I Will Sing As I Journey

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Christ Church (Parish) Church, Fredericton

 

Canon Jim Irvine

Three Hour Watch By The Cross · Good Friday · April 2, 2010

Christ Church (Parish) Church, Fredericton. New Brunswick

 

May the earth and the sea and the sky join my song.
Lord Jesus, I’ll praise you as long as I journey. 

Woman, here is your son! ... Here is your mother!

 

 

Mary would have averted her eyes, perhaps finding shelter in the folds of John’s tallit.  The wind, blowing eddies of dust on the heights of Golgotha seemed incessant and loose garments and soldiers capes whipped.  Eyelids closing in agony assured that the darkness continued.  Clouds overhead brought another darkness, chilling the air.  Men struggled to find some respite from the pain that assaulted their bodies and pressed upon their minds.  While some continued to cry out into the darkness in defiance, others had begun to collapse under their own weight.  Voices began to fail.

Jesus was lost among the throng, and like those near him in this chilling afternoon, his strength was waning.  All creation was sharing in the labour pains of this dawning era.  The earth cried out as the blood of Jesus – and others – fell to the ground and the earth absorbed life as it ebbed.  Not since Abel had the earth cried so loud. 

To the West the Mediterranean resonated with all creation as redemption incrementally advanced outside the Walled City.  Waves clapped and fishes cleared the water and the sky overhead joined their song. But on Golgotha nothing seemed out of place.  Nothing extraordinary was unfolding.  Men were dying.  The efficiencies of the Empire were not in jeopardy.

In this terrifying hour Jesus catches the visage of his Mother and with her, John.  Their fear cannot be contained, hidden.  They stood as one, and Jesus gathered the strength to speak.  John records his words.  Others failed to hear them. “Behold you son,” he says.  “Behold your mother.” 

Jesus extends compassion by ensuring the relationship that will remind both mother and son of him.  Their relationship is nothing apart from him.  Neither one is anything apart from him, and now apart from each other – a part of each other.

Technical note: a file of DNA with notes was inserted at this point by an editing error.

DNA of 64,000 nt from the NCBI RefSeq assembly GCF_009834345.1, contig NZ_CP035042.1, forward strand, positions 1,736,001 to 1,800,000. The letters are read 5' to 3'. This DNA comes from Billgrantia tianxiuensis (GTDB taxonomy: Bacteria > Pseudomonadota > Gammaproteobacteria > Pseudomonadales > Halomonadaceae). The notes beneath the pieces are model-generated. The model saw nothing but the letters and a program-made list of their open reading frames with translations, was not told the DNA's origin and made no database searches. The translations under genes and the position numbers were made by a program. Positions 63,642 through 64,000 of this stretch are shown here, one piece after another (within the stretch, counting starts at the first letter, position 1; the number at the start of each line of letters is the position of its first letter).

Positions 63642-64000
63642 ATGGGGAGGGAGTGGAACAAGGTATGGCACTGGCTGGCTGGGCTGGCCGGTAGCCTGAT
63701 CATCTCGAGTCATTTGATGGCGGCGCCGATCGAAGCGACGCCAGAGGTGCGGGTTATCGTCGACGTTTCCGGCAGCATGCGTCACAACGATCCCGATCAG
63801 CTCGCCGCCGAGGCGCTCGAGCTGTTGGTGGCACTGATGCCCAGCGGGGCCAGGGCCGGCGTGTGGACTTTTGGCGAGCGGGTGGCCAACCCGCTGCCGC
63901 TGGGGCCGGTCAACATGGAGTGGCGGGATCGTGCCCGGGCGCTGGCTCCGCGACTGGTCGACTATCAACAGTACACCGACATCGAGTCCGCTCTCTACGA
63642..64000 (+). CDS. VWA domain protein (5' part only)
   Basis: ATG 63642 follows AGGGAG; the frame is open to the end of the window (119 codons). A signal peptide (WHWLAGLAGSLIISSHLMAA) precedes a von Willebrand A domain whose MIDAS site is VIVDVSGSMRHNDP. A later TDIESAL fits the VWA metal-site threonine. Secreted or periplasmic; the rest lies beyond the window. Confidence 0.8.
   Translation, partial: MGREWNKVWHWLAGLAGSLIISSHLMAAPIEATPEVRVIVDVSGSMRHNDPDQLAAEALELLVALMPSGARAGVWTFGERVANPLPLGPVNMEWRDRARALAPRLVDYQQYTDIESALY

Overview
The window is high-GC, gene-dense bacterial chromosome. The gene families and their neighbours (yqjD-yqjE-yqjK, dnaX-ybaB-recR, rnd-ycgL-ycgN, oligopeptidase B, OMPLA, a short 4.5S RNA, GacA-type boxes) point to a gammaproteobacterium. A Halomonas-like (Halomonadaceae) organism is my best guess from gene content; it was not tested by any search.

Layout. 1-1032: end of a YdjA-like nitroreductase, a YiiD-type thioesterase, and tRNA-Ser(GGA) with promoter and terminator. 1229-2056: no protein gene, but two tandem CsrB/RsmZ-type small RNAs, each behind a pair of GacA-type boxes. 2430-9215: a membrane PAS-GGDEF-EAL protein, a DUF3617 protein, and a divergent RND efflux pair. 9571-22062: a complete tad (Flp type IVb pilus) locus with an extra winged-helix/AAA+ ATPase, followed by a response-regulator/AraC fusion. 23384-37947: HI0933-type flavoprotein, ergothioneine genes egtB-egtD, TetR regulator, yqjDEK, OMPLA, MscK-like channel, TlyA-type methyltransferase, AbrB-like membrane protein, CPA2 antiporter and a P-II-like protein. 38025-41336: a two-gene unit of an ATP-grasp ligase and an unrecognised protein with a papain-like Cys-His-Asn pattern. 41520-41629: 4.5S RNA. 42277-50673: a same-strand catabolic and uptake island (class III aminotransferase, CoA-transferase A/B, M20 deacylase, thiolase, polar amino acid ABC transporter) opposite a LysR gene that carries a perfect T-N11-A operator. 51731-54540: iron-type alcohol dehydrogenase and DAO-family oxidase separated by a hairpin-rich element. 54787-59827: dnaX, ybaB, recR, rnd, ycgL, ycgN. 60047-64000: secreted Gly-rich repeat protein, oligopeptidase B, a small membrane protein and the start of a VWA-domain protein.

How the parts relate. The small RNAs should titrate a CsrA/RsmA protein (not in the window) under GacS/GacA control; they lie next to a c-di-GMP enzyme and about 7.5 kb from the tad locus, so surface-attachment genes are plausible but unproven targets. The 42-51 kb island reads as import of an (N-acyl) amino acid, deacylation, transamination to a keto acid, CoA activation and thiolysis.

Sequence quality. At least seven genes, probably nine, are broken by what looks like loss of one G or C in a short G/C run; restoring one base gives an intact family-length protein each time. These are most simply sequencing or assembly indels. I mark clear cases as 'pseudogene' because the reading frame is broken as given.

What had been a close association, each bearing up the other in their grief, has now attained the intimacy of relationship.  And in that they were indivisible and supported.

Fifteen years ago I visited a large nursing home in Saint John.  The purpose of my visit was to take the Sacrament to a parishioner who was a resident in the institution.  Because of her diminished capacity, Norma was restrained in her bed.  And naturally the terror of the restraints aggravated her.  She found the bands about her wrists upsetting and she spent hour after hour confused and upset.

My custom was to take her sister with me when I visited.  The two spinster sisters had been inseparable for their seven decades.  They comforted each other.

I greeted Norma, clasping her hand and telling her that I had brought Connie with me and that the three of us were going to have Communion.  Norma seemed pleased – that I had brought Connie with me, and that I had brought the Communion as well.  I cleared a space on the bedside table and placed the Cross and Candlesticks, the Chalice and Paten.

Norma was calm as I proceeded through the brief liturgy at the bedside, and she joined her thin voice with her sister Connie’s voice in the familiar prayers they had said together Sunday by Sunday hundreds and hundreds of times. 

I placed the Host on one sister’s palm and then the other.  I gently supported Norma’s head with my hand as I guided the Chalice to her lips.  Lowering her head to her pillow, she gently closed her eyes, savouring the Bread of Heaven, the Cup of Salvation.

When all three of us had communicated, I placed the Cross and Candlesticks in my Communion Box, along with the Chalice and Patten.  I closed the Box, clasped Norma’s hand and said my good bye.  I then went to the door.  Turning and looking back toward the bed I was privileged to share a familial moment…

Connie approached Norma’s bedside.  Standing on her toes, the diminutive sister reached over the rail of the hospital bed.  She was able to cradle Norma’s head, careful not to disturb her hair.  She drew herself as close as she could to her sister and carefully, lovingly kissed Norma on her forehead.  Gently resting Norma on her pillow and straightening her nightie, she whispered, “Good-bye.”

“Behold your sister.”  I saw those words of relationship expressed… and Jesus’ comfort and consolation echoed again, as it has so many times since first it was thought he uttered such sweet compassion.

May the earth and the sea and the sky join my song.

Lord Jesus, I’ll praise you as long as I journey.

 

My God, my God, why hast Thou forsaken me?